June 7, 708 CR
Summer was on the way but mornings in Eagle Tower were still cold. An occasional breeze brought warm southern air, but mostly the wind descended the mountain slopes on which the northernmost watchtower of Metamor perched bringing the bite of Winter even on the hottest days. Sir William Dupré could not see his breath but he was grateful for the thick wool he now grew.
The Eyrie cupola at the top of Eagle Tower was warmed by the cast iron furnace in the center. Alexander, the soldier who’d brought him from Mallow Horn and become a dog, added another log and then retreated to huddle beneath a blanket on the other side. Samantha, the raven haired soldier of Hareford who had first shown them the tower, was the third scout enduring a morning watch; she leaned across the eastern belvedere with her cloak about her shoulders, hands clasping a cup of once hot tea.
It had been over three months since William lost his temper and assaulted Nestorius. Most of the first two months he’d spent on patrol, drilling troops, surveying the Dike and the rugged trails from Hareford, or sequestered within Eagle Tower so their paths did not cross. In the last month he’d made an effort to befriend the lion mage and earn his trust anew. Their shared past in being exiles helped as the anger and pain the ram suffered were ones Nestorius knew well.
It would still take many more months to recover the goodwill he’d squandered.
And so William took every excuse to stay out of Hareford. After a week of running drills in the countryside and clearing trees along the main road south he needed rest. He’d arrived yesterday with his men and some servants, enjoyed a welcome meal and a few hours of sleep, and then began a shift in the Eyrie. Already he regretted it; his eyes watched the Giantdowns in the north, but his heart turned south to Mallow Horn.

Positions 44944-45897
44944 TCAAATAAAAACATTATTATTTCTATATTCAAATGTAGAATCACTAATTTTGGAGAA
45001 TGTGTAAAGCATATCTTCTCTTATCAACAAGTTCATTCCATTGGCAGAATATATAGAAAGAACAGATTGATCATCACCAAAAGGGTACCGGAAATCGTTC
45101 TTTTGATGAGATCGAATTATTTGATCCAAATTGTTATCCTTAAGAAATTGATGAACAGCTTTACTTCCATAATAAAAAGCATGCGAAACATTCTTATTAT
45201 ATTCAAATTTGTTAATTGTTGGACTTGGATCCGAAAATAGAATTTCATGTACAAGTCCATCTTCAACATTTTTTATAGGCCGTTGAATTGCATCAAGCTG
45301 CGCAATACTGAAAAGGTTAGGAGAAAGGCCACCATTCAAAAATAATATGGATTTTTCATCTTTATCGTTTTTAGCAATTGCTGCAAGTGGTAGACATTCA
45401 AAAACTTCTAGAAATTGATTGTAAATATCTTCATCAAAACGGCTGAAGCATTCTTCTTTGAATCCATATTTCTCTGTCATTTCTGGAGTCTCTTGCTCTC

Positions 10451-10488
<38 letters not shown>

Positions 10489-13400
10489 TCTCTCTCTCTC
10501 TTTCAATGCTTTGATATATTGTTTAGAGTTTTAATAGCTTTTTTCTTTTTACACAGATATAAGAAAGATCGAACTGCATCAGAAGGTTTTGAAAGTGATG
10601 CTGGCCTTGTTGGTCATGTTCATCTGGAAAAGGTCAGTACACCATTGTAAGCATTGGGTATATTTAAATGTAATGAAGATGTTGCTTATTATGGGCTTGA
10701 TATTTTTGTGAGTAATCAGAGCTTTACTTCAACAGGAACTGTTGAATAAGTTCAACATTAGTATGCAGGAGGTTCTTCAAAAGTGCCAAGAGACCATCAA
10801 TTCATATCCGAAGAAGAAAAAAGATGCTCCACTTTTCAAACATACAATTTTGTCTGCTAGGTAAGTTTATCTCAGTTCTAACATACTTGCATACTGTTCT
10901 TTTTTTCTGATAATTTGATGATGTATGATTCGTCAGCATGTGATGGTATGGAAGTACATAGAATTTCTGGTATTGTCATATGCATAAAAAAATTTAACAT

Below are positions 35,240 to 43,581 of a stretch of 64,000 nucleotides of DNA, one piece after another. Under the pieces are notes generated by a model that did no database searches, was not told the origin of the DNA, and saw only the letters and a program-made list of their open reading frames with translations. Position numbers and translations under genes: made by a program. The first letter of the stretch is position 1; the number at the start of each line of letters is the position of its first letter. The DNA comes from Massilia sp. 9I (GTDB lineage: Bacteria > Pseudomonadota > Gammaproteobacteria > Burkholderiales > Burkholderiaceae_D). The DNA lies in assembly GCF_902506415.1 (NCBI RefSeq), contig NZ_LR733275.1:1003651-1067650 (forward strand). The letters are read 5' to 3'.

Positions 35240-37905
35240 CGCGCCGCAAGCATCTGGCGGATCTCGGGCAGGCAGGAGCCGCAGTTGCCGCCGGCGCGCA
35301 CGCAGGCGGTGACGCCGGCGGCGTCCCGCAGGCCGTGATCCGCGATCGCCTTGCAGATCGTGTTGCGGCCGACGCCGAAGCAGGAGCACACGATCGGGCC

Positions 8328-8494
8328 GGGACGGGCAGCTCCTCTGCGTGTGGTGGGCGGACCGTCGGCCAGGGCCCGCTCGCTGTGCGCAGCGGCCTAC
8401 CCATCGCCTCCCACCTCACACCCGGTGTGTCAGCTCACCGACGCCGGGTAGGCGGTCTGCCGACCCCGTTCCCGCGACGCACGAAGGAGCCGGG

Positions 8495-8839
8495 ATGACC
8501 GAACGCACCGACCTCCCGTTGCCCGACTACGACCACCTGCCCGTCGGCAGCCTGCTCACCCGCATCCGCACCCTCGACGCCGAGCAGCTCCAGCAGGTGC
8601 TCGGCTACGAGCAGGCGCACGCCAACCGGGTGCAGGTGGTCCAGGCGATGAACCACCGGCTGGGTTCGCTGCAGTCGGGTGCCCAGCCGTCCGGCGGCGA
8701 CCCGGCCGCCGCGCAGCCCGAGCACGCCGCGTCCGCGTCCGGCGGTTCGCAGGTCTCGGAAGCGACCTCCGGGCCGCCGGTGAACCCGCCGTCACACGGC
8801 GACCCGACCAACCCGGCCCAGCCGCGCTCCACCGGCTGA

The letter his eldest son – the son Verdane had stolen – was treasured in his quarters. He’d read and reread the letter more times than he could count. Jory loved him and knew he was a Dupré first and a Verdane second. His younger children – daughters Sasha and Lydia, and son Timas – remained in Mallow Horn with a mother but no father; a mother who sought an annulment to deny them even an exiled father. It had been more than a year since he’d held Jory in his arms; the terrible campaign the thrice damned Marquis enslaved him to had kept him from the others for months before his sentence of exile. Nine months now perhaps?
He ground his flat teeth and flexed his nostrils, angry at himself for woolgathering. He tapped the edge of his curled horn against the belvedere’s wooden supports. He was a Keeper in body but not yet in spirit. The ram was the sigil of his house but he never imagined becoming one himself. After six months with wool, horns, hooves, and two-fingered hands he had trouble remembering what his human flesh felt like. He’d been hairy of chest, arms, and legs, but how did they feel beneath four slender fingers? The thick heaviness of wool was all he knew. He hated the Marquis and Verdane for stealing those memories too.
But the Marquis was dead and Verdane’s eldest was a prisoner in Salinon. Vengeance belonged to Eli, or so the priests always reminded him; perhaps it had already been carried out.